His book also covers the Department’s failures to convince the USDA to allow a pilot project to get sodas out of SNAP and the courts to support the city’s proposal to cap the sizes of sugary drinks at 16 ounces.

For me, a New York City resident  who lived through these events and wrote about some of them in Soda Politics, this book was fun, even gossipy, and disclosed things I hadn’t known.  It has much to teach anyone about how the politics of city public health agencies, how to get things done in complicated city institutions, and how to treasure even the smallest successes.

This particular health department had three things going for it: courageous health commissioners, huge city health problems that desperately needed to be addressed, and a mayor fearless (and rich) enough to take on the challenges.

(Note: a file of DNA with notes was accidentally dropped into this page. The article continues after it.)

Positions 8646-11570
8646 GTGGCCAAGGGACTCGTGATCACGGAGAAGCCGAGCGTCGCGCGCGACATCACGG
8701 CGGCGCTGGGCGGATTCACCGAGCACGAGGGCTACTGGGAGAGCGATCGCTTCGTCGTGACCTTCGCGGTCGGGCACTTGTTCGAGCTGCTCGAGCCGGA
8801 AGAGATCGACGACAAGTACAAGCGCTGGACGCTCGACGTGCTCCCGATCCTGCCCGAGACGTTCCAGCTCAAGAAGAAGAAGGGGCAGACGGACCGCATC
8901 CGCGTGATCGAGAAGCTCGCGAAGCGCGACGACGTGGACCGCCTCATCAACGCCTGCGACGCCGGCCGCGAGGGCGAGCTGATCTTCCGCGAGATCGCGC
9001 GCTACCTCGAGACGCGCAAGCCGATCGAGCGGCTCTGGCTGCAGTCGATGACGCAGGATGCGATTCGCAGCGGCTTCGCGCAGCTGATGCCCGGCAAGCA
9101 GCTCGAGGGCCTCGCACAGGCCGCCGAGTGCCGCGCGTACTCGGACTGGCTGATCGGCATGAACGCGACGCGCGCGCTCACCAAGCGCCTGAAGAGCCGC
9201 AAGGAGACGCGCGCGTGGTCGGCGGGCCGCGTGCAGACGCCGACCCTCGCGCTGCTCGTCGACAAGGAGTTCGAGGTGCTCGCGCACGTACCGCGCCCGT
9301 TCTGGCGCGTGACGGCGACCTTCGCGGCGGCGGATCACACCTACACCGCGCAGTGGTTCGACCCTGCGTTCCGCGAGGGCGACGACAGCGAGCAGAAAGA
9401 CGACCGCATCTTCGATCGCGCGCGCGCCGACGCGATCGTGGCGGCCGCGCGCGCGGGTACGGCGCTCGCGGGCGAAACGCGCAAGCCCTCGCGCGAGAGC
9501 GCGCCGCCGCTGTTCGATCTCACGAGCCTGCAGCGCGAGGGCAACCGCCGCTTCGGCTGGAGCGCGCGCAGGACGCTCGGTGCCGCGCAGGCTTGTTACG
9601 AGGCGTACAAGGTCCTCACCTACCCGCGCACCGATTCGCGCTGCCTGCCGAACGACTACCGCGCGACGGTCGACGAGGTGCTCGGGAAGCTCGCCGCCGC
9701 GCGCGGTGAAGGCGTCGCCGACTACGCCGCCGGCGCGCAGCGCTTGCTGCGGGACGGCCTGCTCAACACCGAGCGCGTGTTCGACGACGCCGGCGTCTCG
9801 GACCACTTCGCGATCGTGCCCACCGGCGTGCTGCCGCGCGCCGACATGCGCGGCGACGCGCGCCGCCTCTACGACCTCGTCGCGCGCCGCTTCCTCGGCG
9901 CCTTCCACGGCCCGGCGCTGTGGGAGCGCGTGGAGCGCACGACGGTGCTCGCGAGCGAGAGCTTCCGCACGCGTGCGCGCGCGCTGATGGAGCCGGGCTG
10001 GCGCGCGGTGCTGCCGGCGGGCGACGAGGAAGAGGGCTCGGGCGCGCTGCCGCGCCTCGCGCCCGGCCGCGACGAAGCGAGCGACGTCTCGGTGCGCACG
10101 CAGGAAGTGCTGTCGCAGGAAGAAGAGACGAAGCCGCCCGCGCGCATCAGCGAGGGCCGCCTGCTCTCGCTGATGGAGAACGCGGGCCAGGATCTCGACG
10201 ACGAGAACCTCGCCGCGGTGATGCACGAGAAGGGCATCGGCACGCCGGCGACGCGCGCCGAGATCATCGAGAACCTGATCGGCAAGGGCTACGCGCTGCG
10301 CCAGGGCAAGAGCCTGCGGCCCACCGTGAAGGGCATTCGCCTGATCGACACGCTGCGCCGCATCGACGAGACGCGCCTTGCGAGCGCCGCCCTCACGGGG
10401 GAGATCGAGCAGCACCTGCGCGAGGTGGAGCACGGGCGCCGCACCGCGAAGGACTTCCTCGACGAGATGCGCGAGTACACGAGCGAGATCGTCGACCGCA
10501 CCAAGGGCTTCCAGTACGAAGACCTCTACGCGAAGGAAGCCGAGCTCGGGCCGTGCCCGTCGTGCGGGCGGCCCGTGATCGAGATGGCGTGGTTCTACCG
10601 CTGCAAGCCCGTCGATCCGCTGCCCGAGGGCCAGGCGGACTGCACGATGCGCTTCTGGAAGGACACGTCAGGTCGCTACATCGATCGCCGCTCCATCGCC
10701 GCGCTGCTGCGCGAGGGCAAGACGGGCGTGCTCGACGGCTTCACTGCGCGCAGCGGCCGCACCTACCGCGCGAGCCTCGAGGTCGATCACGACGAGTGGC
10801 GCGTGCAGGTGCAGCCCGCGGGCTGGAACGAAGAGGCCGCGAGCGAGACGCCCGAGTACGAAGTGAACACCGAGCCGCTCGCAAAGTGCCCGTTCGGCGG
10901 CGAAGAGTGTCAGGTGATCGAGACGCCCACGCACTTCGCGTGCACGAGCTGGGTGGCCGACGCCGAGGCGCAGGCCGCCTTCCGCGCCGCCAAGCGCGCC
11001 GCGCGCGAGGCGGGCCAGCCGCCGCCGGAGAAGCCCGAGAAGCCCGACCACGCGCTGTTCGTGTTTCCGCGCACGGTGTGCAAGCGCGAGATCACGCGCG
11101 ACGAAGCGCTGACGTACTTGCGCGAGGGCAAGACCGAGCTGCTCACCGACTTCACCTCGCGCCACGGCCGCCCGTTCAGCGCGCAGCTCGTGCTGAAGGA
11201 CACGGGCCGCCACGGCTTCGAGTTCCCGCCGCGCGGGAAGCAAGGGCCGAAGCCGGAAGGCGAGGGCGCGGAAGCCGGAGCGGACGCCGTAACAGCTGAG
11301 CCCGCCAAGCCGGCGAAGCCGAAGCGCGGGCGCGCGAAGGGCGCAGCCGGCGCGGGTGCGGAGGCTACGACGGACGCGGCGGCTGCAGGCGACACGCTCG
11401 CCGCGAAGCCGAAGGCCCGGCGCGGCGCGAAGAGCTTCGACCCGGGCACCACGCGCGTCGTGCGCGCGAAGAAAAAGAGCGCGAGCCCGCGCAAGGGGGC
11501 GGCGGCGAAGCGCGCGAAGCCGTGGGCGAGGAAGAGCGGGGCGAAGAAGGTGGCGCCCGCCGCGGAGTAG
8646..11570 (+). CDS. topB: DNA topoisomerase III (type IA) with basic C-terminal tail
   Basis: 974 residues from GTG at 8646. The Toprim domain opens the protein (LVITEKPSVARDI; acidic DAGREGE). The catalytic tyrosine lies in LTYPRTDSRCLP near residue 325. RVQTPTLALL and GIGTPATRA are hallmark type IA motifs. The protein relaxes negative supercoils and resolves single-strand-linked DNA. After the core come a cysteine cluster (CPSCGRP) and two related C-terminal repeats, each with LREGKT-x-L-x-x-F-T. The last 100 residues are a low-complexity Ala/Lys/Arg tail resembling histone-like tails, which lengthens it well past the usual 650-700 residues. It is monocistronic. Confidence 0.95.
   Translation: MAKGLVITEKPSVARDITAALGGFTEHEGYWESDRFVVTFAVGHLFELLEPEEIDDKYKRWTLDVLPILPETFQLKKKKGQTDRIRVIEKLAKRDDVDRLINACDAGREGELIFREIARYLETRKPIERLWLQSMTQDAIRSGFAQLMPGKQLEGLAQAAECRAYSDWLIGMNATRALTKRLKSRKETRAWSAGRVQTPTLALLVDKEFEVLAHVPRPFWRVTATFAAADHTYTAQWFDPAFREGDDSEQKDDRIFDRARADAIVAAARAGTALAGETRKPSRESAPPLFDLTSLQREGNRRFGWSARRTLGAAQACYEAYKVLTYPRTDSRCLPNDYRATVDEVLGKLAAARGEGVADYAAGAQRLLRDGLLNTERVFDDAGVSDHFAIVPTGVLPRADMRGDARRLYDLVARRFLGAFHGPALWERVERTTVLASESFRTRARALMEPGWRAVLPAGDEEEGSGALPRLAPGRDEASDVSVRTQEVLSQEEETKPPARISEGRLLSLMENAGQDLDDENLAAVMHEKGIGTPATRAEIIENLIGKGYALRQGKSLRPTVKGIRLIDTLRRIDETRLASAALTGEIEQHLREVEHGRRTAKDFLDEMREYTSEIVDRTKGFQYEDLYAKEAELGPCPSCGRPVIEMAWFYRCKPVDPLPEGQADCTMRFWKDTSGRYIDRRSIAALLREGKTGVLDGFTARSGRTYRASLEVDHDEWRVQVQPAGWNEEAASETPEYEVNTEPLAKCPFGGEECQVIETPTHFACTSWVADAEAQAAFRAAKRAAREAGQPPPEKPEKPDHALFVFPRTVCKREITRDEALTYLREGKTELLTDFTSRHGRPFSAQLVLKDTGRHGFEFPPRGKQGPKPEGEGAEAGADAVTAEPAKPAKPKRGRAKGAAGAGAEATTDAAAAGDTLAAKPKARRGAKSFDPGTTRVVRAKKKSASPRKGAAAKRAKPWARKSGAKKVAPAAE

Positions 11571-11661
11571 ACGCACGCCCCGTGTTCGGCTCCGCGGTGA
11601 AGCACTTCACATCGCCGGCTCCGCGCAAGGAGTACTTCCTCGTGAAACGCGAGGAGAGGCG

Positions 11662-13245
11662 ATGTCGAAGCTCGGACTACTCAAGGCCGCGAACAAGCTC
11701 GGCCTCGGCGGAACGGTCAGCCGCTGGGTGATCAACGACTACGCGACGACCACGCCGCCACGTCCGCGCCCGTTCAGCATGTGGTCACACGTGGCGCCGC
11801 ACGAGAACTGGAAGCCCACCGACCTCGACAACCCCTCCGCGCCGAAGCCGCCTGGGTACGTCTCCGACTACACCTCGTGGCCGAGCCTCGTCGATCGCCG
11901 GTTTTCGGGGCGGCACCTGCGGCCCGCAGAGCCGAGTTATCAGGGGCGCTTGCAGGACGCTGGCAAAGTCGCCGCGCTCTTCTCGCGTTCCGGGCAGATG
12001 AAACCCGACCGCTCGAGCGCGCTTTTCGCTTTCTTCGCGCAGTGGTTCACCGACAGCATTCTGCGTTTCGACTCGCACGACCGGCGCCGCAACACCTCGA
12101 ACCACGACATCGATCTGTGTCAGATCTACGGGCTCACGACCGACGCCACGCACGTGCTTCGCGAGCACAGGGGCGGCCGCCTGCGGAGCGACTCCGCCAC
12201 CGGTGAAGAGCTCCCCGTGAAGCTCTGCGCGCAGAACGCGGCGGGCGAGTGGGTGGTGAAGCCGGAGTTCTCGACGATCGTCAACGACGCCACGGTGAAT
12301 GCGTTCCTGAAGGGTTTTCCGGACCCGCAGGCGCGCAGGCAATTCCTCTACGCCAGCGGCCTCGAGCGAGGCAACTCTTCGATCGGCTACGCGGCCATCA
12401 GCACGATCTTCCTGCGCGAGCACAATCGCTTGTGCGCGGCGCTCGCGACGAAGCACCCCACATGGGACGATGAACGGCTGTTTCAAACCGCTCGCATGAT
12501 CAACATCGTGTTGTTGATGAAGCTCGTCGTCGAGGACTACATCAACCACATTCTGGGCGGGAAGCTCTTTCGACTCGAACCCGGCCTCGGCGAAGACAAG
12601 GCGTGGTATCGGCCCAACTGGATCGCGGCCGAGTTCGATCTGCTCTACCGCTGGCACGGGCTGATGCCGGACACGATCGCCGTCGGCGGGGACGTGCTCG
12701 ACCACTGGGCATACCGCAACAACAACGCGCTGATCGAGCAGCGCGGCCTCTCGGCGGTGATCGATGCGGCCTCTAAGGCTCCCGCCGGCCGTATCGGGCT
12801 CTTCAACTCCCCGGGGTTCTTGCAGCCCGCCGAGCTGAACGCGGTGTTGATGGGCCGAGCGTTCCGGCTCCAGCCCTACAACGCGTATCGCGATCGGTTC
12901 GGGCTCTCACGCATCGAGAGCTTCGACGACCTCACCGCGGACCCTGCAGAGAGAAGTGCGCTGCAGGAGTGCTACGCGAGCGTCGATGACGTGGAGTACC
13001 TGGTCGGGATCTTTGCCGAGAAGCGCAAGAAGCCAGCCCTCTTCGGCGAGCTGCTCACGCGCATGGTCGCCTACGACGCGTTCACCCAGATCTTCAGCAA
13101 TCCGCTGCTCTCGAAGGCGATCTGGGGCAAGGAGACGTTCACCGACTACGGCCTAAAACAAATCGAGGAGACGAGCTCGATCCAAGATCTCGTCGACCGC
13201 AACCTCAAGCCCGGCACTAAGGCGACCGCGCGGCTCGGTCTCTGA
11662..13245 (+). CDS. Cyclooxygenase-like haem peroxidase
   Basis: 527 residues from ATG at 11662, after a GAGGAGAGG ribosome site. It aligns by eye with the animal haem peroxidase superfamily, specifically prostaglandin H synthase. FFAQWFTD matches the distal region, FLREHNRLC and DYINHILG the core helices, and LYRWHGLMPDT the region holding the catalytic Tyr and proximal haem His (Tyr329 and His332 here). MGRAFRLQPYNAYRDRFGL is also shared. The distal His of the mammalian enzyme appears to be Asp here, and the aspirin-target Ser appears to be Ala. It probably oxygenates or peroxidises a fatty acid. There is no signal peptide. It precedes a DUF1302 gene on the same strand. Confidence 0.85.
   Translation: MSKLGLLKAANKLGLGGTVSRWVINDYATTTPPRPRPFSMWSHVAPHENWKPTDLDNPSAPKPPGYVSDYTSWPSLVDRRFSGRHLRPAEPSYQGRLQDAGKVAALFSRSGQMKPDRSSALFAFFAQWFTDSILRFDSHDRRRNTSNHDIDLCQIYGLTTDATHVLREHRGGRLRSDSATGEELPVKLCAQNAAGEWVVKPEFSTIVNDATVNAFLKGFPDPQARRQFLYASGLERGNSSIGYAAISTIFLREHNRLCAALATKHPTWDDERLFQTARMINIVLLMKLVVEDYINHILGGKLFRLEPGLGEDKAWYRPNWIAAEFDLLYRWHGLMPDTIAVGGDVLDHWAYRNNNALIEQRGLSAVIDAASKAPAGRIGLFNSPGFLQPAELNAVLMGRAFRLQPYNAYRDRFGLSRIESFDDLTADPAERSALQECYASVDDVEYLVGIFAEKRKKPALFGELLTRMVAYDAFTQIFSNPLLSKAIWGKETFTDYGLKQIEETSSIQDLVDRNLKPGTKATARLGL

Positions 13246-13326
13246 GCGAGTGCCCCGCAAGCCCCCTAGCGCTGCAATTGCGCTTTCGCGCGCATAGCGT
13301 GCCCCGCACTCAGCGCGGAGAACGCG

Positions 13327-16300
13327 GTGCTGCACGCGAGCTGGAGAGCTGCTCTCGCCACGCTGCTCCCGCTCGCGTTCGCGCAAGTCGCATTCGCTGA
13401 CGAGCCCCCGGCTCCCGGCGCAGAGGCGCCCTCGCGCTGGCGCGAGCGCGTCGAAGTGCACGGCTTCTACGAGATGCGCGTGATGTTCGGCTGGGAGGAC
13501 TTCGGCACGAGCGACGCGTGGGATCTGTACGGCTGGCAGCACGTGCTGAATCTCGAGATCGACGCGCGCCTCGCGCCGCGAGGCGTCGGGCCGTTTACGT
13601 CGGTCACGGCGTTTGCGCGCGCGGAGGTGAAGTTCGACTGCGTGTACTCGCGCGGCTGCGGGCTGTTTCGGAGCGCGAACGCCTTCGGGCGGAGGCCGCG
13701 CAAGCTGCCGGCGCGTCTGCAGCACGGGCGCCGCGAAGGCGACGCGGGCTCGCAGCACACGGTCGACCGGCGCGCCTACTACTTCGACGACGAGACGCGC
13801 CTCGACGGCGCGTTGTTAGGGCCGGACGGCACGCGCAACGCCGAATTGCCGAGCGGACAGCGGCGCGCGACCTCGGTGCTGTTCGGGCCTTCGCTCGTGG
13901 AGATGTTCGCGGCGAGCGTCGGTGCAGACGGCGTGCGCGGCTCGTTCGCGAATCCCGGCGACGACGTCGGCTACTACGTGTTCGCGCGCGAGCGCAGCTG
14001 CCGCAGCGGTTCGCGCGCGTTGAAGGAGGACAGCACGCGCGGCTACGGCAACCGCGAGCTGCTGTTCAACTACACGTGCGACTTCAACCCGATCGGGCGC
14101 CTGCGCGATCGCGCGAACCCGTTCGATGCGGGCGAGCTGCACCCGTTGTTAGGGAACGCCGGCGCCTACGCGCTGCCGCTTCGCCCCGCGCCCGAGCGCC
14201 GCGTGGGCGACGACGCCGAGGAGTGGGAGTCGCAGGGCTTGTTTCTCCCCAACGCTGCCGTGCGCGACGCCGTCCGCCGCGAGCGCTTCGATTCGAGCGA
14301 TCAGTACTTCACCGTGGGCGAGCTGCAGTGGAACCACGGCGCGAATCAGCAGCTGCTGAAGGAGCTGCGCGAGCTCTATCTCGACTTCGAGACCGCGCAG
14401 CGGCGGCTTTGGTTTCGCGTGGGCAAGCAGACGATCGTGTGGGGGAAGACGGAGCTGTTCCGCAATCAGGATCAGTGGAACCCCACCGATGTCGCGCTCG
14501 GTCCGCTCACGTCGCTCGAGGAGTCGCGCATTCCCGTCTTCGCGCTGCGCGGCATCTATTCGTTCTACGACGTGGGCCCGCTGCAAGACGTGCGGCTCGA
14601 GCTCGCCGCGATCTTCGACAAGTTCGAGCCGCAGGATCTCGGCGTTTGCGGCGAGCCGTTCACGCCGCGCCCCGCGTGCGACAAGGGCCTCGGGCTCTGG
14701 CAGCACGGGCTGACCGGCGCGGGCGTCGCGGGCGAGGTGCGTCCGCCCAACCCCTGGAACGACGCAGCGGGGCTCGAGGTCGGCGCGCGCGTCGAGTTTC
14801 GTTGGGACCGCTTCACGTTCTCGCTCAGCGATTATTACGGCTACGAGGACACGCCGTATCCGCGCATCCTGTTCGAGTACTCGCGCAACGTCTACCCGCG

Farley ends the book with a quote from Bloomberg:

While government action is not sufficient alone, it is nevertheless absolutely essential.  There are powers only governments can exercise, policies only governments can mandate and enforce, and results only governments can achieve.  To halt the worldwide epidemic of noncommunicable diseases, governments at all levels must make healthy solutions the default social option.

That is, ultimately, government’s highest duty.


Oct 9 2015

Weekend reading: Sustainable farmers

Forrest Pritchard.  Growing tomorrow: A Farm-to-Table Journey in Photos and Recipes.  The Experiment, 2015.

I did a blurb for this book: